You’ll get every reason under the sun from venue capacity, budget, alcohol, etc. For me it simply boiled down to the fact that I don’t enjoy kids at weddings.
I’ve been a full-time wedding photographer for over 10+ years. I get that I might be using a different yardstick to measure with, but on average I attend more weddings in one year than the average person attends in a lifetime. I can’t even remember the last time I had a wedding where children were included that they weren’t a disruption or somehow in the way of the other guests. Of course I’m always patient and gracious with the kids, but for my own wedding I knew 100% that it would be kid-free.
I love kids. I’m a mom. But here’s the thing, when kids are being disruptive at a wedding 90% of the time it’s not that they’re being bad – it’s that they’re being kids. Unfortunately that kind of behavior just isn’t appropriate for a wedding. A casusal backyard BBQ? Sure? Someone’s reception in a nice venue they’re spent a lot of money on? Absolutely not.
The biggest problem I see is that there are two kinds of parents at weddings.
1.) The parents who don’t enjoy a single moment because the spend the ENTIRE wedding chasing their kids around, trying to keep them entertained/quiet, or having to leave the room over a tantrum.
2.) The parents who use the opportunity to ignore their kids while they run around like wild animals.
I’d love to say it doesn’t happen but it does at every single wedding. Kids running through the dance floor while the couple is trying to have their first dance. Kids sticking their finger in the cake or all up in the way while the couple is trying to cut it. Parents chasing their kids around or screaming during the ceremony/key moments (like toasts).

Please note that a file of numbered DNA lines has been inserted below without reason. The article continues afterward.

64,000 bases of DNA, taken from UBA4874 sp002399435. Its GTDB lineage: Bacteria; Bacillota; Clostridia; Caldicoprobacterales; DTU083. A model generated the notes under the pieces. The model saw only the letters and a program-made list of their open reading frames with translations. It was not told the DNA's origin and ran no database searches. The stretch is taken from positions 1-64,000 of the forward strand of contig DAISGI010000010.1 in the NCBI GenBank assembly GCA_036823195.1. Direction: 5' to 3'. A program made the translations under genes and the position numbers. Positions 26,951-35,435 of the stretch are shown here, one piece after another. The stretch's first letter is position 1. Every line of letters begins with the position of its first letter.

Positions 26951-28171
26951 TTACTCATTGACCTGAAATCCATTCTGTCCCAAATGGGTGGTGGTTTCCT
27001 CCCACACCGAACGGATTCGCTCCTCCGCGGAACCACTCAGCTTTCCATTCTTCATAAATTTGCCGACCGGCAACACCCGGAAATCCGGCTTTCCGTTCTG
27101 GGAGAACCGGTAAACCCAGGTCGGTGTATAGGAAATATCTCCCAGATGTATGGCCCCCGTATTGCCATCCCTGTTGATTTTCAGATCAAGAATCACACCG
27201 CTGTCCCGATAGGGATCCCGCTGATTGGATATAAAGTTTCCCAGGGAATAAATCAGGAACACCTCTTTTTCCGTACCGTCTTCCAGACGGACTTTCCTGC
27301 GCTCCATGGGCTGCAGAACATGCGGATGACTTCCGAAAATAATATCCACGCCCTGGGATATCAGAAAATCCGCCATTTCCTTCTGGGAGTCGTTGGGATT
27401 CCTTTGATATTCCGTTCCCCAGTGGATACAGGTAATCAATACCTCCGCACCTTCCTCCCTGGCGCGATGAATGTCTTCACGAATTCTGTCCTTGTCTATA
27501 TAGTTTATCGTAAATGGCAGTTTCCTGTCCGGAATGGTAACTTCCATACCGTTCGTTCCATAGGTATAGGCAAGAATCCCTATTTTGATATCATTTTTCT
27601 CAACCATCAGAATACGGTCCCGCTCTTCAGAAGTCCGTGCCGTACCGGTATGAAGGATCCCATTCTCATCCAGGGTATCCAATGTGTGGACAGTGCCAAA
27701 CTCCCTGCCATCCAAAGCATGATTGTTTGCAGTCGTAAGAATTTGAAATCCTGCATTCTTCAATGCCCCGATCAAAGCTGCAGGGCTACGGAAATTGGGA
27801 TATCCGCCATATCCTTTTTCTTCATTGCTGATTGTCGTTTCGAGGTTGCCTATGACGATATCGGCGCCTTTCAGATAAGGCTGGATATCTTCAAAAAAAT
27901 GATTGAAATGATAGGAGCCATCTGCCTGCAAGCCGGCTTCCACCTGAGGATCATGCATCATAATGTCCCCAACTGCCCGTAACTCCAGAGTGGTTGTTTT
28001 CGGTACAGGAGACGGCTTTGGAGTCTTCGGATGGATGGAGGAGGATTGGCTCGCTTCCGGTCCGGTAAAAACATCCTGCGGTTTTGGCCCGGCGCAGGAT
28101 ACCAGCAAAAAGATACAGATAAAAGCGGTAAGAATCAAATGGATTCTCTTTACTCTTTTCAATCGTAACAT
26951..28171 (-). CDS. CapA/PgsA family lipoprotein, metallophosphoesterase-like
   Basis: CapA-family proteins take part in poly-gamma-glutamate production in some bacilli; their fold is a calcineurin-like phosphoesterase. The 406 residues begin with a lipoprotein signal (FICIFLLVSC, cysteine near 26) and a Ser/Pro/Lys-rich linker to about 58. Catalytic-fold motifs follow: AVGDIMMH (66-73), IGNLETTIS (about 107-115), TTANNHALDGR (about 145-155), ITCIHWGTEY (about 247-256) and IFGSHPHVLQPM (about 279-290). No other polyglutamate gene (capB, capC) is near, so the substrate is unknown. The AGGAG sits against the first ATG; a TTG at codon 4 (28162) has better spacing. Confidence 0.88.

Older kids are usually fine, but the problem with putting an age cutoff means that you’re never going to find the sweet spot. Telling a family of 4 their 12 year old can come, but their 11 year old can’t? It’s just easier to go “no kids” across the board.
Being a parent is a choice and sometimes that choice means there are things in life you have to miss out on if you choose not to leave your kids behind. I understand the argument that some people don’t have anyone they trust to watch their kids, but that isn’t the wedding couple’s problem. That’s the parents problem. They are well within their right to choose not to ever leave their kids with a sitter but that’s the choice they made when they became parents. I was a nursing mom, I still don’t find that as a reason to be an exception to the no kids rule. Again, it was MY choice to nurse. I knew very early on that for both work and just wanting my husband to be able to feed our child that I would need to pump and introduce bottles early enough that he would them. I know plenty of people personally (including some of my very best friends) who opted not to pump at all or use bottles but rather exclusively nurse. That was a choice they made and it worked for them. Down the road when they decided they did in fact want to be able to leave their baby they wouldn’t take a bottle but that was the choice they made and they dealt with it.
To me people getting upset over kid-free weddings because they see weddings as a “family” event is no different than telling a CFBC couple they aren’t a real family simply because it looks different than their own version.